Professor Victor Kattan and David Johnson call for the revival of the International Convention on the Suppression and Punishment of the Crime of Apartheid’s monitoring body, known as the “Group of Three”. At present, the convention remains in force and 109 states are parties to it.
The authors describe the convention as dormant since its monitoring body was suspended in 1995, following the end of apartheid in South Africa. Kattan and Johnson assert that the reasons for suspending the work of the monitoring body are no longer valid, in light of claims by States parties to the Apartheid Convention that apartheid is practiced beyond Southern Africa, in the Rakhine State in Myanmar, and in the Occupied Palestinian Territories, for example.
The authors specifically point to the likeliness of this type of claim being brought in the context of the Advisory Opinion before the ICJ regarding ‘the legal consequences of Israel’s prolonged occupation, settlement, and annexation of Palestinian territory, including the “adoption of related discriminatory legislation and measures.”’ The authors conclude that:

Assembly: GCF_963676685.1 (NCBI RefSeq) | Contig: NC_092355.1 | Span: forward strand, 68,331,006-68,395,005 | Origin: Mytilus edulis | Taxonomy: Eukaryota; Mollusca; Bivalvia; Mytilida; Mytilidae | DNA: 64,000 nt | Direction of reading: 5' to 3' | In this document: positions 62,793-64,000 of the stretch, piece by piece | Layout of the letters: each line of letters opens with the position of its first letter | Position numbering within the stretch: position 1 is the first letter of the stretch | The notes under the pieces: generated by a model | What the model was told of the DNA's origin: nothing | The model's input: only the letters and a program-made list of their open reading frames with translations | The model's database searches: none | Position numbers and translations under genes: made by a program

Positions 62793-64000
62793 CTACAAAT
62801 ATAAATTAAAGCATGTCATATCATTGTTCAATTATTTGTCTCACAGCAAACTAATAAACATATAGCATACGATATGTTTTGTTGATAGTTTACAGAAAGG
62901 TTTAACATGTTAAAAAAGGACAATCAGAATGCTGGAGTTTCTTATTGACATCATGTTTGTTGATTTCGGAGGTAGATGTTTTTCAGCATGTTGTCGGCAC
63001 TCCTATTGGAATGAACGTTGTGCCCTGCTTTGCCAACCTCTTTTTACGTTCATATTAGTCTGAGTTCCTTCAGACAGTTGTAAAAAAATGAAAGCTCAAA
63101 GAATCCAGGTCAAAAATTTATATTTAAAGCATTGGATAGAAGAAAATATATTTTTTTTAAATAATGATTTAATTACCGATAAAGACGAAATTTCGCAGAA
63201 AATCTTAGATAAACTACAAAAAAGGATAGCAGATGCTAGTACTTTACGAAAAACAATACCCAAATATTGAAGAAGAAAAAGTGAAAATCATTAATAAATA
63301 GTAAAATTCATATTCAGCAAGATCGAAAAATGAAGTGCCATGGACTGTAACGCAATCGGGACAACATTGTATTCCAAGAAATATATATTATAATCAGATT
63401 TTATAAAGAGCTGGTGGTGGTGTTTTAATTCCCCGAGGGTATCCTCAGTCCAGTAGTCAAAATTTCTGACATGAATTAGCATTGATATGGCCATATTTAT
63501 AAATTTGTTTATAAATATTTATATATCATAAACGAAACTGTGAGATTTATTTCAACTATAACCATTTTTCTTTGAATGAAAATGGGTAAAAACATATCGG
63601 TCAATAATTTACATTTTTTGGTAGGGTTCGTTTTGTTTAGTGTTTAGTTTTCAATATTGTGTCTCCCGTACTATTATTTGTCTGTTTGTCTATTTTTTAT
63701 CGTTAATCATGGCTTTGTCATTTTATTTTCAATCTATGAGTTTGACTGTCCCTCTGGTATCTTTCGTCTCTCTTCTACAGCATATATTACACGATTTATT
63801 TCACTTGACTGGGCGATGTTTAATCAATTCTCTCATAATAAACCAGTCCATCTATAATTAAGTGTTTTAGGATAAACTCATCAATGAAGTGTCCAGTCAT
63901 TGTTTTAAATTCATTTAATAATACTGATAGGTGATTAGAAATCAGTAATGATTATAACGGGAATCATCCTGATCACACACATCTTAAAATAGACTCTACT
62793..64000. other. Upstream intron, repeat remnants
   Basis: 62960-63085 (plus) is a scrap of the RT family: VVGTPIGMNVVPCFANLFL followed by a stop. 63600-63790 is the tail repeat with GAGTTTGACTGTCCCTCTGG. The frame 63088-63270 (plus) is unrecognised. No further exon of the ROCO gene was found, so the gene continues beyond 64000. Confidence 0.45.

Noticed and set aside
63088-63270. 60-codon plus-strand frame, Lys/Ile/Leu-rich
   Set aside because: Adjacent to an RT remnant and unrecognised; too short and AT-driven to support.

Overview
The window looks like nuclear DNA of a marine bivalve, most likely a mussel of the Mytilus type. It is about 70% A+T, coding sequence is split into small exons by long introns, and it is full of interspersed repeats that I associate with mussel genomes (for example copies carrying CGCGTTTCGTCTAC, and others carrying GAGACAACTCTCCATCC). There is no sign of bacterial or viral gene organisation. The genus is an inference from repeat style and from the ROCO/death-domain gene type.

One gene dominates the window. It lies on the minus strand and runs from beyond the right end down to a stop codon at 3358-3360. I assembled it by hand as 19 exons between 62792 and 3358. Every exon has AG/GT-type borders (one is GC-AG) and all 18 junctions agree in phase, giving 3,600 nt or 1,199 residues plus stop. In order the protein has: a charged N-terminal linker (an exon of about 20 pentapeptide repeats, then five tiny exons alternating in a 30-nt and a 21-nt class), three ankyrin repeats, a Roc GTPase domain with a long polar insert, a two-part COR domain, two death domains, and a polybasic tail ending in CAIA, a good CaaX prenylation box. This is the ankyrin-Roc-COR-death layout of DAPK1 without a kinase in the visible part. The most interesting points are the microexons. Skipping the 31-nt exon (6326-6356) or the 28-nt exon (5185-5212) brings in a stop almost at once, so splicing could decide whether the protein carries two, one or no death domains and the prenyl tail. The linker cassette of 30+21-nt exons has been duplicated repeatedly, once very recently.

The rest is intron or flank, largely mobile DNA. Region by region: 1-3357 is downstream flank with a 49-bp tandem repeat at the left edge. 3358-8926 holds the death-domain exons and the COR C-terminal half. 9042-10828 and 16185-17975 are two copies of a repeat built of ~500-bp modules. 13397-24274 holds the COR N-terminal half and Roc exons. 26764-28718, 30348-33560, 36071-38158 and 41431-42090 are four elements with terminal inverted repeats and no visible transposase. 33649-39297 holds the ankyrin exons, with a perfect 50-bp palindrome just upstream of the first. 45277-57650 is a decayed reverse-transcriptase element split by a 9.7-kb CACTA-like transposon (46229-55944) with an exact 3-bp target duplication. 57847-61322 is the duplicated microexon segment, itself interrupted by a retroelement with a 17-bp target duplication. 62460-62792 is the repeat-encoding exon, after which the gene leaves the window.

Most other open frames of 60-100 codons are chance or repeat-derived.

‘Institutionalised systems of racial discrimination and domination, unfortunately, did not disappear from the world with the establishment of democracy in Southern Africa. On the contrary, apartheid-like practices have developed in different regions of the world as the forces of racism and ethno-nationalism have been encouraged and harnessed by extremist leaders seeking to attain or retain power. Concerned governments and human rights activists need all the tools available to combat this resurgence, which threatens increasing violence and undermines international cooperation at a time when it is needed most. The Apartheid Convention is potentially a unique and important tool in this effort and the time has come to effectively reactivate its provisions and integrate the Convention into current international human rights protection mechanisms.’
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Posted on Monday 25th September 2023